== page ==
[ h t t p : / / www. a f d c . d o e . g o v / ]
200 million pounds), substan t i a lly above the baseline projection of 200 million pounds in
2001 growing t o 380 million b y 2010. The s tudy’s hypothetical scenario is equivalent to a
renewable fuels standard (RFS ) o f a b o ut 1.2% in 2002 growing t o 2.8% by 2010.7 No
mandated R FS currently ex ists. However, an R FS similar t o t his s cenario is proposed in the
omnibus energy policy bills in the 108th Congress and i n o ther legi slative p roposals. 8 FAP R I
also projected substantial growth i n u se of co rn for ethanol as part of the s tudy. Key study
projections concerning the economic impact of the i ncreased demand for both b iodiesel and
Biodiesel use i ncreases to 320 million gallons (up from 34.3 million gallons in 2001)
and requires an additional 2 billion pounds of soyb ean oil b y 2010.
S oybean oil p rices increase gradually to about 14% over b aseline l evels b y 2010 due to
the i ncreased demand for b iodiesel.
T he increased crush d emand for soyb eans t o p roduce o il for b iodiesel results in lower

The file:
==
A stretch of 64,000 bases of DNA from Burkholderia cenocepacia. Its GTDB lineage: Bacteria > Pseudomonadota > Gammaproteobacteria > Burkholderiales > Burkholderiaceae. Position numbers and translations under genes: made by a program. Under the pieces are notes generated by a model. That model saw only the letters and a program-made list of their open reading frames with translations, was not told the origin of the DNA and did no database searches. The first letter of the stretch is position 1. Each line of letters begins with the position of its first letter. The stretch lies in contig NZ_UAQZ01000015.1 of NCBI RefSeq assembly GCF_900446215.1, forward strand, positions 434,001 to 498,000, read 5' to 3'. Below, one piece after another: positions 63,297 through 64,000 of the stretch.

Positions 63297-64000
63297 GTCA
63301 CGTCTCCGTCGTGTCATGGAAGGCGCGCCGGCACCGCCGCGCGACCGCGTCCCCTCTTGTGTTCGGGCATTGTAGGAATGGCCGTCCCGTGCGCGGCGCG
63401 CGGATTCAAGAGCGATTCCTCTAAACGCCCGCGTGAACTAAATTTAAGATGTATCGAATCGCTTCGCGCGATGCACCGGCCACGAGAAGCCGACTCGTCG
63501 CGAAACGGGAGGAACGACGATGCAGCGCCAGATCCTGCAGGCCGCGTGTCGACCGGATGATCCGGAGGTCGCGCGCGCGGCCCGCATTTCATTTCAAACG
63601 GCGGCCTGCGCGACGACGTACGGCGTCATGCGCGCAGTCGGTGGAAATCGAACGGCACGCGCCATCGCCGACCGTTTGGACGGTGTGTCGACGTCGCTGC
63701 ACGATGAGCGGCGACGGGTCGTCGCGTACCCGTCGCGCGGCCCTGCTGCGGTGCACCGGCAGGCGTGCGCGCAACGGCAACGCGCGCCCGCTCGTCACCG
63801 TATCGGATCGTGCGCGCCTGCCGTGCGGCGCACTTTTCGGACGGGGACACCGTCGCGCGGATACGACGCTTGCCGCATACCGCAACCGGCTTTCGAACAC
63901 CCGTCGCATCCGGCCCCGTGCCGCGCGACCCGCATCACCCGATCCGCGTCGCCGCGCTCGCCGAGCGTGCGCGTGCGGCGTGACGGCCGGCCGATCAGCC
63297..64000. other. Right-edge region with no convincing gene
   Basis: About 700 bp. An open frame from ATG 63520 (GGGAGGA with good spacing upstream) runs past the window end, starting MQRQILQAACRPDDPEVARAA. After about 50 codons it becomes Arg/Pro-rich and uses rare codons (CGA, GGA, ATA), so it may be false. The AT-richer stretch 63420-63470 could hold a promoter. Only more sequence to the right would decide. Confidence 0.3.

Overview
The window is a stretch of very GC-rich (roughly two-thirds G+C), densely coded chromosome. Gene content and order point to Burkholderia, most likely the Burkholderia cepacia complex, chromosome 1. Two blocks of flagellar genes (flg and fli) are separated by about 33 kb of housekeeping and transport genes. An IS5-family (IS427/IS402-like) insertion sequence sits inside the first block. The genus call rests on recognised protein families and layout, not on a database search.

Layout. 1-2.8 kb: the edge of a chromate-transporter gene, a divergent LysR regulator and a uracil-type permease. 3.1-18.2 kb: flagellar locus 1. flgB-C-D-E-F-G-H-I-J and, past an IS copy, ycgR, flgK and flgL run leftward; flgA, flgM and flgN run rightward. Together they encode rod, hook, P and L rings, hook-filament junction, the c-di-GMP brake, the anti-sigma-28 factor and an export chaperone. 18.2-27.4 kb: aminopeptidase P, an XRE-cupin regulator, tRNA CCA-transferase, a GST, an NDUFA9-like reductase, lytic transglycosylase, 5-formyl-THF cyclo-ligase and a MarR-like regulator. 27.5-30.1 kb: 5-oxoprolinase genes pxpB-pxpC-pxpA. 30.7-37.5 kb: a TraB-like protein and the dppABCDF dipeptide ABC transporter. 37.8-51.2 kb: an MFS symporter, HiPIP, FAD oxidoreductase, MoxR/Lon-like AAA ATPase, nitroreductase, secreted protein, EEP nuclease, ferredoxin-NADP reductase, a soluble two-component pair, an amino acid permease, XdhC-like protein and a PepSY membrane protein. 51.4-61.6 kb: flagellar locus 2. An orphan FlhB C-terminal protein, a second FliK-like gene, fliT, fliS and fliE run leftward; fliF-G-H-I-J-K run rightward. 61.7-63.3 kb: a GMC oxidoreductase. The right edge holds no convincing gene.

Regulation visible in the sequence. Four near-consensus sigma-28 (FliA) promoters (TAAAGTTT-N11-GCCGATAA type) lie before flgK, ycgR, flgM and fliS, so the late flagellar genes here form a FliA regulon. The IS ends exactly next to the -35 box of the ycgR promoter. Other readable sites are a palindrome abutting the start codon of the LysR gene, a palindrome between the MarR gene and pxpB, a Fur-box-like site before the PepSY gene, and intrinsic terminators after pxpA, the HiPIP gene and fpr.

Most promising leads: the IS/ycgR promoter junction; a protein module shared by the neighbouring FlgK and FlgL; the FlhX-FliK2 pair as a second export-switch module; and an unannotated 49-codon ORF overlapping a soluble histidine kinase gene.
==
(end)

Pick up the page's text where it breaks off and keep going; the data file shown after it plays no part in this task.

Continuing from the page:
average ending stocks and h igher s oybean prices through 2010.
Li v est o ck and poul t ry s ect ors are onl y m odest l y affect ed as hi gh er corn pri ces (due t o
l arger et hanol dem and) are p art i al l y offset by l o wer p ri ces for k ey feedst uffs t h at are b y-
products of biofuels — s oybean meal, and corn gl uten feed and gluten m eal.
Farm crop cash receipts ex ceed baseline l evels b y $3.8 billion b y 2010.
Higher farm prices result in lower government program outlays .
A s ep a r a t e s t u dy (Urbanchuk, 2001) also ex amined the potential economic effects o f
increased demand for b iofuels due to a h ypot hetical renewable fuels conte n t m andate
(encompass ing both ethanol and biodiesel) of 1.2% in 2002 rising to 4% in 2016.9 Study
resul t s i n cl uded an i ndi rect energy securi t y effect — renewabl e fuel s w oul d d i s pl ace 2.9
billion barrels of imported crude oil over t he nex t 15 years, lowering the U.S. t rade defici t
by $63.4 billion (1996 constant dollars). Other results were similar t o t he FAPRI s tudy.
Disadva ntages of biodiesel
Higher c ost relative to petroleum diesel. Bi odiesel’s high er costs o f p roduction
rel at i v e t o p et rol eum di esel have been a b arri er to its development. Table 1 provides a cost
comparison of the wholesale p rice of petroleu m d iesel with the cost o f b iodiesel production.